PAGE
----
Can Dogs Fake Injuries?

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Introduction

When our pets are unwell or injured, we are inclined to pour even more love and attention on them than usual. Once they are back to full health, might the experience prompt them to feign illness in the future?

It seems preposterous to assume that dogs would have the nous to attempt such behaviour, but it’s not unheard of! Dogs enjoy the additional kindness they are shown during illness, and make a positive association between their symptoms and the response of their humans. Although not all dogs will feign illness, be prepared for them to pull this trick!

In this article, we’ll take a closer look at the reasons why dogs might fake injuries, real life examples, and what you can do to correct deceptive behaviour.

Signs that a Dog is Faking an Injury

If your dog attempts to feign an injury, they will demonstrate symptoms that they know prompt attention from their owner. This may be based on their own experience, or from witnessing the illness or injury of another pet.

Your dog may display symptoms consistent with lethargy; weakness, lack of movement, low interest in food or water, shaking, or whining. They may be clingy and unwilling to separate from you. If your dog is faking their illness, this will likely be inconsistent. When you are not around, or your dog believes they are alone, they may drop the act.

Similarly, if a dog is pretending to have an injury, they might be limping, with varying degrees of exaggeration. There may also be audible indications of distress, such as whining, crying, or howling. Again, watch out for consistency; owners who have experienced this with their dogs have noticed switching ‘injured’ legs, and symptoms miraculously disappearing when they believe they are alone. Behaviour may also improve in response to increased attention, and don’t forget to check their tail. If it’s wagging, they might be having a better time than they let on!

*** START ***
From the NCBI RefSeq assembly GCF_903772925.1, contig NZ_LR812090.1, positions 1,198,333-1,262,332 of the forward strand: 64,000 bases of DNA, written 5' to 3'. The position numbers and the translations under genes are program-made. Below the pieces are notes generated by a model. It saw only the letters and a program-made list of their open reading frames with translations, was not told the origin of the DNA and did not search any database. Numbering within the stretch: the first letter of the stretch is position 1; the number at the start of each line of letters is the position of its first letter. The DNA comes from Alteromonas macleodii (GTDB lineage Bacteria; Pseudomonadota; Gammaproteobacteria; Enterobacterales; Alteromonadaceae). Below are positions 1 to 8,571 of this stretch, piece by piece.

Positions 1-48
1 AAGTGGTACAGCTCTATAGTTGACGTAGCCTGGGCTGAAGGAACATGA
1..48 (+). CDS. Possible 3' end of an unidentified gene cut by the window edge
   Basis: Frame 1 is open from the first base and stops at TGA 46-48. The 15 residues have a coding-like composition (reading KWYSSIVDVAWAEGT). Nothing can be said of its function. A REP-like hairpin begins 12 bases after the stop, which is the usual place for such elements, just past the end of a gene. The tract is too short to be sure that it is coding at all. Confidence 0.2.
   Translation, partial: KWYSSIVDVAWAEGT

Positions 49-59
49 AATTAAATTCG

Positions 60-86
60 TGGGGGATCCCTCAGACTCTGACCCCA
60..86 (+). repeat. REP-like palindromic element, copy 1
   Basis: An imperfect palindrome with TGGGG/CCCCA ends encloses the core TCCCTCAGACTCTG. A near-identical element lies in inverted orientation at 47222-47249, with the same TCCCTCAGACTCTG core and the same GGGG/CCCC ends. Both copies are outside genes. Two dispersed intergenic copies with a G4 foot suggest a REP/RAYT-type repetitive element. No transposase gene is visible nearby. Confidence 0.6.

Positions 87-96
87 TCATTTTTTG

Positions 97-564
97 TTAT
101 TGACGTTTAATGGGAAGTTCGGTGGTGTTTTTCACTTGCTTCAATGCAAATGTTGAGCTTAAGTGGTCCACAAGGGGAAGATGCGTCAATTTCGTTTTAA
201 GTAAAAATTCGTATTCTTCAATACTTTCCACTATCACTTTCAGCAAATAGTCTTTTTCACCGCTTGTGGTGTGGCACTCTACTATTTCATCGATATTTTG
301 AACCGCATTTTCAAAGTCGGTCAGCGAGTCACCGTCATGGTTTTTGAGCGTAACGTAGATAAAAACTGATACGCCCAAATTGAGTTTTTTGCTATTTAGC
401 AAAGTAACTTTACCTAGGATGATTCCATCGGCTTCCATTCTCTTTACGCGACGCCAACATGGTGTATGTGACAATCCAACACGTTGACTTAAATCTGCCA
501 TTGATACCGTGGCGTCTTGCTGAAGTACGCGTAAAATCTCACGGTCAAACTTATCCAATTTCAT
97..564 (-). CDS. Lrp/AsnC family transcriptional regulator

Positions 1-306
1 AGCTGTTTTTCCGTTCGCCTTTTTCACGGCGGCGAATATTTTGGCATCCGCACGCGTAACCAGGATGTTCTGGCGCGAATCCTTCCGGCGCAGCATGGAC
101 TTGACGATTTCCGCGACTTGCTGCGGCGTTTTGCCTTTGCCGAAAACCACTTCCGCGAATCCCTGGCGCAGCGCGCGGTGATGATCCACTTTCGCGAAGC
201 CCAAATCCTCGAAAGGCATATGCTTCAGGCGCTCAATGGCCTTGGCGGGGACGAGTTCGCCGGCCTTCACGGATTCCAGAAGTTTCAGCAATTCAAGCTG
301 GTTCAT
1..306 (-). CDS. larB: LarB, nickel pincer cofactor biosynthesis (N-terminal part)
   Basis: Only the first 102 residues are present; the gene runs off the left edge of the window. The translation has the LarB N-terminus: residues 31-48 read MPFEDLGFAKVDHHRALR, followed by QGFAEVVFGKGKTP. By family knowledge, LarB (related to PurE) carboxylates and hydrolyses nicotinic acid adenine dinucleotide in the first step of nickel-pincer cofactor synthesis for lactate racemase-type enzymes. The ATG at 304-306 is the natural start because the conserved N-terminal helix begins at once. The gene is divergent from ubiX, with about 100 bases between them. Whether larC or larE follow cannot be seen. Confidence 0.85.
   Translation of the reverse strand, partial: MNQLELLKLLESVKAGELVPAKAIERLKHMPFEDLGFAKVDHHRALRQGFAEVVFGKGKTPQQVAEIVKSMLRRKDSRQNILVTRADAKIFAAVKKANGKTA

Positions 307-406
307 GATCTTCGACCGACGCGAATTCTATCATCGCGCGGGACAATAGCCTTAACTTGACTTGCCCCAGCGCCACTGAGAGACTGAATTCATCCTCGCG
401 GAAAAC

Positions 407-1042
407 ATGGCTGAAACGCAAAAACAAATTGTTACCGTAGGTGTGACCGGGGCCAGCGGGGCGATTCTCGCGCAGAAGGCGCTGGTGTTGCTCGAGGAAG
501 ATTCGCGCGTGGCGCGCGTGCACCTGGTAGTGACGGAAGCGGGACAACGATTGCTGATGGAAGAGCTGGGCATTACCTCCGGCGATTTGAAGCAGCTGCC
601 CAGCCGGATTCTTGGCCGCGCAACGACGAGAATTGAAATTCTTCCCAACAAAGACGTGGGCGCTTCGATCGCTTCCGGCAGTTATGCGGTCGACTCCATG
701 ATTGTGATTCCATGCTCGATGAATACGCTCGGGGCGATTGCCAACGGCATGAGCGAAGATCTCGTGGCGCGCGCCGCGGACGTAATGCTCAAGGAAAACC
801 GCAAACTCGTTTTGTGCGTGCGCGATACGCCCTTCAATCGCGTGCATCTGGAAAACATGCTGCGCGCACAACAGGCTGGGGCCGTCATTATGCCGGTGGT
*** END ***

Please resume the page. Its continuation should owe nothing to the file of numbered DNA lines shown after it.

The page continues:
Of course, there is a fine line between deceptive behaviour and symptoms of a genuine injury. If you are in any doubt, monitor the situation carefully, but always err on the side of caution. It’s better to visit the veterinarian to confirm an Oscar-worthy performance than risk unnecessary injury or long-term complications. If your dog is afraid of the vet’s office, the threat of going inside may even prompt a rapid improvement in their symptoms!

Body Language

Unfortunately, because of the sneaky pooch, it's difficult to highlight exactly which body language they might be imitating. But, the likelihood is it's something they have gotten attention for before. Look for these signs:
  • Whining
  • Howling
  • Wag tail
  • Weakness
  • Dropped Ears

Other Signs

Other cues your dog may be giving to make you think they are ill are:
  • Refusal to eat
  • Acting lethargic
  • No interest in playing

History of Dogs Faking Injury

Did you hear about the dog that faked an illness to stop his humans from going to work? It might sound like the opening line of a joke, but it’s what really happened to the owners of a dog named Sully in Utah. Sully had developed what seemed like a hacking cough, but after investigation by a vet, he was found out. Sully had been faking the whole thing for attention!

This is just one of many stories of doggy deception. Owners have also reported instances of their pets feigning a repeat injury after recovery, in order to continue receiving the extra affection they’ve come to know and love. There have also been countless occasions on which dogs have imitated the behaviour of their injured siblings, often with limited success.